Journal Article

Hsp27 overexpression in the R6/2 mouse model of Huntington's disease: chronic neurodegeneration does not induce Hsp27 activation

Alexandra Zourlidou, Tali Gidalevitz, Mark Kristiansen, Christian Landles, Ben Woodman, Dominic J. Wells, David S. Latchman, Jackie de Belleroche, Sarah J. Tabrizi, Richard I. Morimoto and Gillian P. Bates

in Human Molecular Genetics

Volume 16, issue 9, pages 1078-1090
Published in print May 2007 | ISSN: 0964-6906
Published online March 2007 | e-ISSN: 1460-2083 | DOI: http://dx.doi.org/10.1093/hmg/ddm057
Hsp27 overexpression in the R6/2 mouse model of Huntington's disease: chronic neurodegeneration does not induce Hsp27 activation

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Huntington's disease (HD) is caused by an expanded polyglutamine tract in the huntingtin protein. Mitochondrial dysfunction and free radical damage occur in both R6/2 mice and HD patient brains and might play a role in disease pathogenesis. In cell culture systems, heat-shock protein 27 (Hsp27), a small molecular chaperone, suppresses mutant huntingtin-induced reactive oxygen species formation and cell death. To investigate this in vivo, we conducted an extensive phenotypic characterization of mice arising from a cross between R6/2 mice and Hsp27 transgenic mice but did not observe an improvement of the R6/2 phenotype. Hsp27 overexpression had no effect in reducing oxidative stress in the R6/2 brain, assessed by measuring striatal aconitase activity and protein carbonylation levels. Native protein gel analysis revealed that transgenic Hsp27 forms active, large oligomeric species in heat-shocked brain lysates, demonstrating that it is efficiently activated upon stress. In contrast, Hsp27 in double transgenic brains exists predominantly as a low molecular weight, inactive species. This suggests that Hsp27, which is otherwise activatable upon heat shock, remains inactive in the R6/2 model of chronic neurodegeneration. Hsp27 transgenics had been previously shown to be protected from acute stresses such as kainate administration, ischemia/reperfusion heart injury and neonatal nerve injury. Our study is the first to suggest a differential modulation of Hsp27 activation in vivo and, importantly, it illustrates the diverse effect of Hsp27 on acute versus chronic models of disease.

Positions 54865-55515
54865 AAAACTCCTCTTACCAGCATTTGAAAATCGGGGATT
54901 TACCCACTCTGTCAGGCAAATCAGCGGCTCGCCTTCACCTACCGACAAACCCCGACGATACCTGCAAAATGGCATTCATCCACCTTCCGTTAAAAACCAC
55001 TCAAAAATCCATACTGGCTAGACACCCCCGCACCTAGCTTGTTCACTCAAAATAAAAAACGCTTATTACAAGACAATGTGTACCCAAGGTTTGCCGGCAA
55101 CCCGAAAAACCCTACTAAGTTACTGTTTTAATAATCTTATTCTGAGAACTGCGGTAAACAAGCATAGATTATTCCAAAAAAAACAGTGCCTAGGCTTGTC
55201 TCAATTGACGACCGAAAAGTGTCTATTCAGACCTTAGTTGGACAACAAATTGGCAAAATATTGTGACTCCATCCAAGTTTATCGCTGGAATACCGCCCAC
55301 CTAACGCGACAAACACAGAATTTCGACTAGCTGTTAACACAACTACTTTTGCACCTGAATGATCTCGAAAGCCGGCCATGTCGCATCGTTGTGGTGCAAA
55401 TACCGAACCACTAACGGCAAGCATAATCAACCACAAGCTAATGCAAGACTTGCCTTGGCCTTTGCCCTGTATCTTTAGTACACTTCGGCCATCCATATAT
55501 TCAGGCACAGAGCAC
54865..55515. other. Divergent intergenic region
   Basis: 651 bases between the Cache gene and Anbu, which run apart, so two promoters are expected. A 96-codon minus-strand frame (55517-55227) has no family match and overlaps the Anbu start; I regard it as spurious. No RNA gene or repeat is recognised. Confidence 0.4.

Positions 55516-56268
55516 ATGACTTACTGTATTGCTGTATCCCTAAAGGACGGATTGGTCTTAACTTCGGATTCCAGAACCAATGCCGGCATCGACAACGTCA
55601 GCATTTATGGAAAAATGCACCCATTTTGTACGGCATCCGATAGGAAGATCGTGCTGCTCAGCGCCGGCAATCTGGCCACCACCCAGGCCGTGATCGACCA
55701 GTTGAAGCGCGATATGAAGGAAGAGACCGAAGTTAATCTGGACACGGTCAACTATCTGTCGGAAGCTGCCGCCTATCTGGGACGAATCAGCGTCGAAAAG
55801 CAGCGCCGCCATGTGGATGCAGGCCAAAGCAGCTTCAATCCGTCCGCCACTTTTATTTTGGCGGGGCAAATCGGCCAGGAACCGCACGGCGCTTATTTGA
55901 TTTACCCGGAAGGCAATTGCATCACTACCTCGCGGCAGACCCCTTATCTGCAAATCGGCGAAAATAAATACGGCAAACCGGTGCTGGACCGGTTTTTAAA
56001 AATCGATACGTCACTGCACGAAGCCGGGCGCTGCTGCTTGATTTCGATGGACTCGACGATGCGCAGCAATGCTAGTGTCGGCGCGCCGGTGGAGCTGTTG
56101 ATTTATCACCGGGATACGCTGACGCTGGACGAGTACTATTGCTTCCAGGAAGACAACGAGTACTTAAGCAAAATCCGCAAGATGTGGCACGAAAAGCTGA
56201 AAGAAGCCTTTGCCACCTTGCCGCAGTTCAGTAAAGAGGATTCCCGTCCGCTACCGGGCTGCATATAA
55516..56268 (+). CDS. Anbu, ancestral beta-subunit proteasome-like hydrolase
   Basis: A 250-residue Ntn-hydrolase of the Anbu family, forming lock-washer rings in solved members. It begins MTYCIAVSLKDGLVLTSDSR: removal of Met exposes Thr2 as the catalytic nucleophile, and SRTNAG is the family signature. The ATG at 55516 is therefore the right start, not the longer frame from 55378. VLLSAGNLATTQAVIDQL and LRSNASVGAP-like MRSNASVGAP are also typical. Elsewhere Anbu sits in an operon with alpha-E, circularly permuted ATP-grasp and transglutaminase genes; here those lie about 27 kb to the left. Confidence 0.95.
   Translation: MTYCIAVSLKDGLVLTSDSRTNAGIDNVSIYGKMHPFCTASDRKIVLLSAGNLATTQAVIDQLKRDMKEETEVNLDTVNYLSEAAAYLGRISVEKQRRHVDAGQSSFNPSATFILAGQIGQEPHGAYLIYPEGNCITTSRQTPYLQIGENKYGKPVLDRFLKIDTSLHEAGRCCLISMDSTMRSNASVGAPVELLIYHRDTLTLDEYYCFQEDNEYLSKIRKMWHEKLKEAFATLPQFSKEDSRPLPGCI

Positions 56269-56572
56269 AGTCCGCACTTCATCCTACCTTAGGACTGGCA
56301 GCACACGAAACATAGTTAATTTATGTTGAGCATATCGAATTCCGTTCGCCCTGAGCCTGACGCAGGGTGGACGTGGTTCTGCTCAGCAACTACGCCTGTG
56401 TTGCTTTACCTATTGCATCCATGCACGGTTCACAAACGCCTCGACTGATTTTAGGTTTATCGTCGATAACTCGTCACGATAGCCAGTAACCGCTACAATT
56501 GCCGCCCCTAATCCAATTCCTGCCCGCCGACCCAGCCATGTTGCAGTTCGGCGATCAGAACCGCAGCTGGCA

Journal Article.  8430 words.  Illustrated.

Subjects: Genetics and Genomics

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